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The Institute for Truth in Accounting is an unaffiliated, nonprofit organization created by Sheila Weinberg, a Certified Public Accountant, in 2002. Its goal is to ensure that public and private organizations provide truthful financial information useful to a wide variety of users. The Institute is dedicated to the development of standards and awareness that timely, informative and reliable information is the basis for knowledgeable economic and political decisions.

The Institute is particularly interested in governmental accounting, at all levels. As the world's largest fiscal organization, the U.S. government must be the leader in providing complete and understandable financial information. State and local governments' accounting standards no longer adequately report the scope and scale of obligations assumed by these jurisdictions.

For the past decade, Weinberg has analyzed the Federal government's financial statements and projections. During the late '90's, she was astonished to find that the government was recording trust fund surpluses as both revenues and debt. Her accounting expertise compelled her to question how the national debt could be increasing while the politicians were reporting a government surplus.

As Weinberg dug deeper, she discovered other problems based on accounting issues. During the 2000 Presidential campaign, for example, candidates focused on how they would spend the projected surpluses. At the same time the Congressional Budget Office had projected a large general fund deficit. Surpluses resulted from including trust fund borrowings as income. The annual costs of government public retirement programs were completely omitted from the projections.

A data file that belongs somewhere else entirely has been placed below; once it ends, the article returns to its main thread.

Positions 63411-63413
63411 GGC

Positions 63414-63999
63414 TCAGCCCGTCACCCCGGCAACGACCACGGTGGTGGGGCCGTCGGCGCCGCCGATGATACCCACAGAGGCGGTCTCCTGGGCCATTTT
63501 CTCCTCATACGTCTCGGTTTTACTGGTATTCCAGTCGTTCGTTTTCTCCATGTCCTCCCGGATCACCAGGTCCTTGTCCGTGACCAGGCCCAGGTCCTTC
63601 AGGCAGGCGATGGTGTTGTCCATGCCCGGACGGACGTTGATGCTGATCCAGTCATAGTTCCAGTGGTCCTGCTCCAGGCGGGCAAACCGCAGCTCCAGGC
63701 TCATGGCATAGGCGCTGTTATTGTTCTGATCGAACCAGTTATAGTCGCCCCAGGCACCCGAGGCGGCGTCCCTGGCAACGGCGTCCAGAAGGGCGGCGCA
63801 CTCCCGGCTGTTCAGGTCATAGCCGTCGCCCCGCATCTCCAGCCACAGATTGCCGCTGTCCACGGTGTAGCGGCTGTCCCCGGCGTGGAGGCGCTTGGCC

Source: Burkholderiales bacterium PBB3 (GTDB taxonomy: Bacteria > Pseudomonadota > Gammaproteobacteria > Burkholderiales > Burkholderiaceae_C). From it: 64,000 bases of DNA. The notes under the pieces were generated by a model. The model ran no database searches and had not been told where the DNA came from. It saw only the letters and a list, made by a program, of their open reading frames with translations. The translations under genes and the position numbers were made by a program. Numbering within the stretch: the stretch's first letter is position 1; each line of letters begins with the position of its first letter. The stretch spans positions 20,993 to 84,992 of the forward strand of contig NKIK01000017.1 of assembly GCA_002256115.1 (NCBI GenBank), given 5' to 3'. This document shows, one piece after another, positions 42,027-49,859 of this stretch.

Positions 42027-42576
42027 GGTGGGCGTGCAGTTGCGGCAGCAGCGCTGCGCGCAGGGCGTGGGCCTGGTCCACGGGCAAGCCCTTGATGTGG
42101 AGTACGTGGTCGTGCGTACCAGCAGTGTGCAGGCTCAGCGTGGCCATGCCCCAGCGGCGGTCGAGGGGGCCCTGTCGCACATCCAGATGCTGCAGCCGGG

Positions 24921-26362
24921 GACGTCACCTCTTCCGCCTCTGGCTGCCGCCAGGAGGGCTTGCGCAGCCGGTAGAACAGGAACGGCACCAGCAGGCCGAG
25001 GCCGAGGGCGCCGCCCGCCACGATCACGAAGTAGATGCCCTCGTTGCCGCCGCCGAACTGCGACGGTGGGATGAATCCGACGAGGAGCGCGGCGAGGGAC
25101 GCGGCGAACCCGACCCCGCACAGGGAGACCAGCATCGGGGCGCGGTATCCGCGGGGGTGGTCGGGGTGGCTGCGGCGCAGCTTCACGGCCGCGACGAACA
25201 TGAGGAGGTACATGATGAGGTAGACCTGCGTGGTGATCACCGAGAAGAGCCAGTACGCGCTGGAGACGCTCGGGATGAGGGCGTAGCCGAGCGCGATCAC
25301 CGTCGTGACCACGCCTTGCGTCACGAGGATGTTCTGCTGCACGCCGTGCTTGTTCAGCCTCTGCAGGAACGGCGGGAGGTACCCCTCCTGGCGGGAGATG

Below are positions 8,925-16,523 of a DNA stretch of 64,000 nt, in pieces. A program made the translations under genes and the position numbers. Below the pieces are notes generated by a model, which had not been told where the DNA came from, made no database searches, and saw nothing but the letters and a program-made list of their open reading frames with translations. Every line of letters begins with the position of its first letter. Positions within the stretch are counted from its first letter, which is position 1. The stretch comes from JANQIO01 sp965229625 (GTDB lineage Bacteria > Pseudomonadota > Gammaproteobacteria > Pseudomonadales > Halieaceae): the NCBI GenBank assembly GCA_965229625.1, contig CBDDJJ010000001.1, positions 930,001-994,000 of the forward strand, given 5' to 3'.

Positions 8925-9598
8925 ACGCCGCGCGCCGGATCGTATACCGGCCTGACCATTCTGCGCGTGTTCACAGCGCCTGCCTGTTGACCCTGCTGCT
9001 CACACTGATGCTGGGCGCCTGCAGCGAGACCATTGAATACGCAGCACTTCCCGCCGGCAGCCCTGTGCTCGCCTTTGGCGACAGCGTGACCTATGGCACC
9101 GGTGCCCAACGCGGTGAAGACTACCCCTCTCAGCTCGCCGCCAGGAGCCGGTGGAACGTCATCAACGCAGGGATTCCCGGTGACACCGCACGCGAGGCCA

Weinberg recognized that this paradox meant Americans were—and are--making major public policy decisions based upon incomplete—and even misleading--financial information produced by the Federal government. To examine the problem, The Institute compiled the booklet "What Are the True Numbers?" The report concluded that the total projected surplus/deficit cannot be calculated, because whole categories of costs are simply not published.

The need to determine the government's true numbers is clear. This need spread to the private sector during the summer of 2002. Corporate accounting scandals at Enron and WorldCom erupted. Weinberg recognized corporate reporting inadequacies that had parallels with the Federal government's accounting practices. Read "Accounting Practices in America", also compiled by the Institute, for more information.

Weinberg's conclusion was to question the quality of financial information generally, but especially that issued by governments. The concern about the credibility of the Federal government's financial statements arise, because they are prepared using standards created by a board that is appointed by government officials. On the state and local level, accounting standards have not kept up with the expanding missions these governments have assumed

These trends convinced Weinberg that a more systematic and organized approach to accounting issues was required. To address the problem, she created The Institute for Truth in Accounting to educate the public about accounting issues, standards and truths for both the public and private sector.